Feb 11, 2022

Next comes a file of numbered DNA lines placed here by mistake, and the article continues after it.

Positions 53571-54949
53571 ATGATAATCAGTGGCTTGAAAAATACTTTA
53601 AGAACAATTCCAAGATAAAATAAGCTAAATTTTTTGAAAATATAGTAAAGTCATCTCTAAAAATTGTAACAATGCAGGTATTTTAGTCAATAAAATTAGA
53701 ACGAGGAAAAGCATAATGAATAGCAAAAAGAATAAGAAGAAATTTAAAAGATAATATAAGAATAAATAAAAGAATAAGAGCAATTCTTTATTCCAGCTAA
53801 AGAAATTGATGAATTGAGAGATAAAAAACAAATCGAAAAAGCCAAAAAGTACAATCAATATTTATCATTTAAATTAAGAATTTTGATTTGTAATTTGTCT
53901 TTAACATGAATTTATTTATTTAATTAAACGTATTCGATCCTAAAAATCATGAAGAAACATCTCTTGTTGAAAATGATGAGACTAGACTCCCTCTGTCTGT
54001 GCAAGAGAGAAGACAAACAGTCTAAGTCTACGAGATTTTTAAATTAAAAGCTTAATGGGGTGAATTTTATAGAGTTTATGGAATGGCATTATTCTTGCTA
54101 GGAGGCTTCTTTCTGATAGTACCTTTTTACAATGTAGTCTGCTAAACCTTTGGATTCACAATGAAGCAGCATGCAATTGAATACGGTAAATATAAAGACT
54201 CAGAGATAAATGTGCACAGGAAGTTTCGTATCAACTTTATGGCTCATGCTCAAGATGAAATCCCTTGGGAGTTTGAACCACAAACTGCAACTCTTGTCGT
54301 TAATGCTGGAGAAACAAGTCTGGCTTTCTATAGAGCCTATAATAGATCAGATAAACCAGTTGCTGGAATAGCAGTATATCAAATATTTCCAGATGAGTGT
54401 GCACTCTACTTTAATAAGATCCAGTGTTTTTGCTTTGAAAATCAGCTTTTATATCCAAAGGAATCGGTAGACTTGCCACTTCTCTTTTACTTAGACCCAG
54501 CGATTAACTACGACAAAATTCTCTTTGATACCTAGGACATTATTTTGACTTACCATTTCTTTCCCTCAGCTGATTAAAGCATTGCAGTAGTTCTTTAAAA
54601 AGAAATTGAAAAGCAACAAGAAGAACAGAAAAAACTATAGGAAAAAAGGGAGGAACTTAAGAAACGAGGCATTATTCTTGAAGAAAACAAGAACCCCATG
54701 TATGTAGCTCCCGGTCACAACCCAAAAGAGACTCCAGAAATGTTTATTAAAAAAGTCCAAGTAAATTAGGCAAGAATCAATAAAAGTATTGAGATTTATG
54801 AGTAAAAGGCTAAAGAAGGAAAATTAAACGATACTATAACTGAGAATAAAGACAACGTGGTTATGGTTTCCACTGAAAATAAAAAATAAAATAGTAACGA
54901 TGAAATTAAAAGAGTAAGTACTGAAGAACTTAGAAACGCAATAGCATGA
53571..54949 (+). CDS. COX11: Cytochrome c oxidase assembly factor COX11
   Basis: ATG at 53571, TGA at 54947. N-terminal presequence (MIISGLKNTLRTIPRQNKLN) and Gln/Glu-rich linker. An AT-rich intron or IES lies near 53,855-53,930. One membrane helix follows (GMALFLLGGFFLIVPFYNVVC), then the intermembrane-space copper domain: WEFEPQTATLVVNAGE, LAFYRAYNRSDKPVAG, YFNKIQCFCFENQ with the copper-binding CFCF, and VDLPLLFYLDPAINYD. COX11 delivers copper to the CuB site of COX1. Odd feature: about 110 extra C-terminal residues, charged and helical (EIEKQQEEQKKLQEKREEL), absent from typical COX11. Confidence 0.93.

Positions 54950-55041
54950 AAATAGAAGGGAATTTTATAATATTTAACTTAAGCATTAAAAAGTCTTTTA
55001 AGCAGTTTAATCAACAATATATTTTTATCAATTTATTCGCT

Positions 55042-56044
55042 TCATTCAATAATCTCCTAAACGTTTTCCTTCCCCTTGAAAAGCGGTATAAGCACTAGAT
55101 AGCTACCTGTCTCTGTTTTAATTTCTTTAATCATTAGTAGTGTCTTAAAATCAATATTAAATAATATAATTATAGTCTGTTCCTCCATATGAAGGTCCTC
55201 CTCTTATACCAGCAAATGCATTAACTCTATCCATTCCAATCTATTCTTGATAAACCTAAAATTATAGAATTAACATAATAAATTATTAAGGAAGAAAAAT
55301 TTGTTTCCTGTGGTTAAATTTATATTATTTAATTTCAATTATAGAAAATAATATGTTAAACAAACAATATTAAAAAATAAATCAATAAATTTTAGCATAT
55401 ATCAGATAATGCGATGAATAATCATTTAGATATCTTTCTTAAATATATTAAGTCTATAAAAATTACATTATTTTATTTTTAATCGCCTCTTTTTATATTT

Nothing is so intertwined with human success and folly as economics. The economy, for better or for worse, drives much of our fate from our household budget to our national policies to the outbreak of war. But economic activity also has profound effects on the environment and a close inspection of economics opens the question of whether humans can live sustainably on the only planet we have. The field of economics that focuses on sustainability and the environmental costs of economic activity is ecological economics. With us to discuss this field is one of its founders, Herman Daly. Herman received a B.A. in economics from Rice University in 1960 and a PhD in from Vanderbilt University in 1967. He was a professor of economics at Louisiana State University until 1988, and then served as senior economist in the environment department of the World Bank until 1994. He then joined the faculty at the University of Maryland in the School of Public Affairs. Herman is the author of over 100 articles in professional journals, as well as many books, including: Toward a Steady-State Economy (1973), Steady-State Economics (1977), Valuing the Earth (1993), Beyond Growth (1996), Ecological Economics and the Ecology of Economics (1999), Ecological Economics: Principles and Applications (2004), and Ecological Economics and Sustainable Development (2007). He is co-author with theologian John B. Cobb, Jr. of the award-winning book, For the Common Good (1989). He also co-founded the journal Ecological Economics and the International Society of Ecological Economics. Herman has received too many awards to list here, but they include Sweden’s Honorary Right Livelihood Award, the Heineken Prize for Environmental Science from the Netherlands, the Sophie Prize for Environment and Development from Norway, the Medal of the Presidency of the Italian Republic, the Lifetime Achievement Award from the National Council for Science and the Environment, and the Blue Planet Prize.